Because, inevitably, there will come a day when I won't be able to live the life I want anymore. I don't want to wait until I'm senile, in diapers, and in a wheelchair, to address the issue of leaving this life with dignity. Yes, as far as most people are concerned, I'm lucky. And, I still have so many good years ahead of me. But I hate those clichés. Who are other people to judge me? None of them are in my body or in my head.
If you ask me, age is an incurable illness in and of itself—and it's always fatal. Take me: I look well because I maintain myself. I'm thin because I go to the gym. Ten years ago, I had a facelift so my chin wouldn't droop. I did hormone therapy during menopause so I wouldn't come out the other side looking like some old guy. Sure, I was able to go paragliding this summer, and yet I know that soon, I won't be able to that anymore. I love riding my scooter with my guy, but I'm going to have to quit soon because it fucks up my back.
And that's not even considering all the little daily miseries. I can't get drunk anymore because after a couple of glasses, I get a huge headache. Same for eating—I can't eat whatever I want anymore. My digestion is bad, and afterward, I can't sleep well. Once I got up in the middle of the night to pee and I walked right into a door. It might not sound like much of anything to you, but I cut my head open, so I had to call an ambulance. My sons went crazy worrying. Next time I fall, will I be able to get back up? And what happens if I faint? They'll find me three days later, dehydrated or dead, choked on my own vomit.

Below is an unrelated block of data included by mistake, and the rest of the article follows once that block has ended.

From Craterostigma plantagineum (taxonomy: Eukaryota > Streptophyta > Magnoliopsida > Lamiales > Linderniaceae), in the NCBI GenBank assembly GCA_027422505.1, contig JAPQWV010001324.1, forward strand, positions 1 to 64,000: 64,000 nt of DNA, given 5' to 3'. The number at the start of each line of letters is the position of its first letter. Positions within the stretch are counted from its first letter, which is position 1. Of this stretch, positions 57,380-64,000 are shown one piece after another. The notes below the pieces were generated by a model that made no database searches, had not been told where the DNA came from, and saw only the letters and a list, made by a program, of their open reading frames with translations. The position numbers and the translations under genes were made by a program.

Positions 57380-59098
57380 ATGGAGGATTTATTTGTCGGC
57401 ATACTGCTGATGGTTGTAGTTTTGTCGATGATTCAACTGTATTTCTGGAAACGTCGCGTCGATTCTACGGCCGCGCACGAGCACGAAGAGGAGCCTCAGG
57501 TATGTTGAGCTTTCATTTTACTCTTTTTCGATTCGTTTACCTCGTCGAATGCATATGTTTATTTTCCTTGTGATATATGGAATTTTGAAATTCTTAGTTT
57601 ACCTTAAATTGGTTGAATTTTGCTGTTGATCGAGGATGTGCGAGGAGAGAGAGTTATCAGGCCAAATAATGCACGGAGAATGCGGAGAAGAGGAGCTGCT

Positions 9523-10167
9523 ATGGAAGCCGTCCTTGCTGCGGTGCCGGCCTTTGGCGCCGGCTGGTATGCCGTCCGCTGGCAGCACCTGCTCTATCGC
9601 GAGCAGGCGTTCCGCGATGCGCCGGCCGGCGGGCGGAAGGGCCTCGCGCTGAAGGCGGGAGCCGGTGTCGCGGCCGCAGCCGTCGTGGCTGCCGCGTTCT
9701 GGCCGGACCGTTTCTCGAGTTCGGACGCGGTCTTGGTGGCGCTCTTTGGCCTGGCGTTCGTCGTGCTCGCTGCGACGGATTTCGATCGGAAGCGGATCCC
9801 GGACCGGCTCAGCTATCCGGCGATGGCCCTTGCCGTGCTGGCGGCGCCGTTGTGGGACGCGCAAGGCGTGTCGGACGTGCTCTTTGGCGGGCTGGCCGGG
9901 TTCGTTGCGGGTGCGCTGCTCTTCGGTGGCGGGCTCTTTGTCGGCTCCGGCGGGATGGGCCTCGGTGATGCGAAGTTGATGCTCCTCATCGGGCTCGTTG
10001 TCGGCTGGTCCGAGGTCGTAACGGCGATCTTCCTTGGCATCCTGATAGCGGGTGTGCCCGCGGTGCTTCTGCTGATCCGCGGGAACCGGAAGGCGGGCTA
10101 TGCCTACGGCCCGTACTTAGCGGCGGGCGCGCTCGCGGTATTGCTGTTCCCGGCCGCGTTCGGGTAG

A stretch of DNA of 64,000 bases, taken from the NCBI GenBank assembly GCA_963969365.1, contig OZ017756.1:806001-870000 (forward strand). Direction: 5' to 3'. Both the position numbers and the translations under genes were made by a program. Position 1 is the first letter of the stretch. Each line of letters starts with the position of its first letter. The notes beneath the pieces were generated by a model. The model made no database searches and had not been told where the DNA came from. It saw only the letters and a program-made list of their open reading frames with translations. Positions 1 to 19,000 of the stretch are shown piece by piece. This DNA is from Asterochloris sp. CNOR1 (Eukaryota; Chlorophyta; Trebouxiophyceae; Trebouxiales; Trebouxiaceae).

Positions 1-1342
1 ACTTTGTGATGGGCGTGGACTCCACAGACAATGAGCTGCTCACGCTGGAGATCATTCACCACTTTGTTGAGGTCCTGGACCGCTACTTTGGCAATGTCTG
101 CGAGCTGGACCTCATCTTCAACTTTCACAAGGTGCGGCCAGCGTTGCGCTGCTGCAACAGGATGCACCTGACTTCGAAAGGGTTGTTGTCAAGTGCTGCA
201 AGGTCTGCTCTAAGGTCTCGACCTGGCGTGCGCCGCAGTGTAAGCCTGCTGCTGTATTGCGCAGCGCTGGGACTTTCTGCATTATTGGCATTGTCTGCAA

At a certain point, life isn't life anymore. Ultimately, what is left? Fucking? Even that gets complicated.
Watch: Right to Die
Are you not afraid of what people might think of you?
I honestly couldn't care less. I've been thinking about this issue for more than 30 years. In 2006, when I was living in Venezuela, I created my own organization for end-of-life self-determination. The issues around suffering and death are always on my mind. My grandmother died at 38, suffering horribly from an untreated case of breast cancer. That was in 1930, under Stalin, and there were no sedatives to ease her pain. My mother was eight years old and she never forgot her mother's terrifying screams, begging her husband to finish her off.
Immediately after, my grandfather fled the repression against Russian intellectuals and fled to China, where I was born. When I was little, in Saigon, I'd watch the soldiers march by, maimed by the Indochinese war. I'd hear people talk about how they had been saved, but I always thought to myself that the soldiers were better off dead.
Later on, my mother fought pancreatic cancer for three years. The surgeon wanted to operate when she was 74! I forced my way into the doctor's office to demand that he stop the operation. Then I took mom back home so she could see out her final days in peace. Later still, my father was stricken with Alzheimer's—a terrible disease. I was with him until the end as well. So as you can see, I've looked death in the face many times.
So you're not worried that assisted suicide will be exploited?
That's ridiculous. Euthanasia has been legal in the Netherlands since 2001, in Belgium since 2002, and it's not as if there's been a wave of assisted suicides. A few hundred cases every year, at most.
What we're proposing is to help people depart while they're still of sound mind. But this argument escapes most people because it forces them to look at life in terms of its end, and that's not how we're programmed.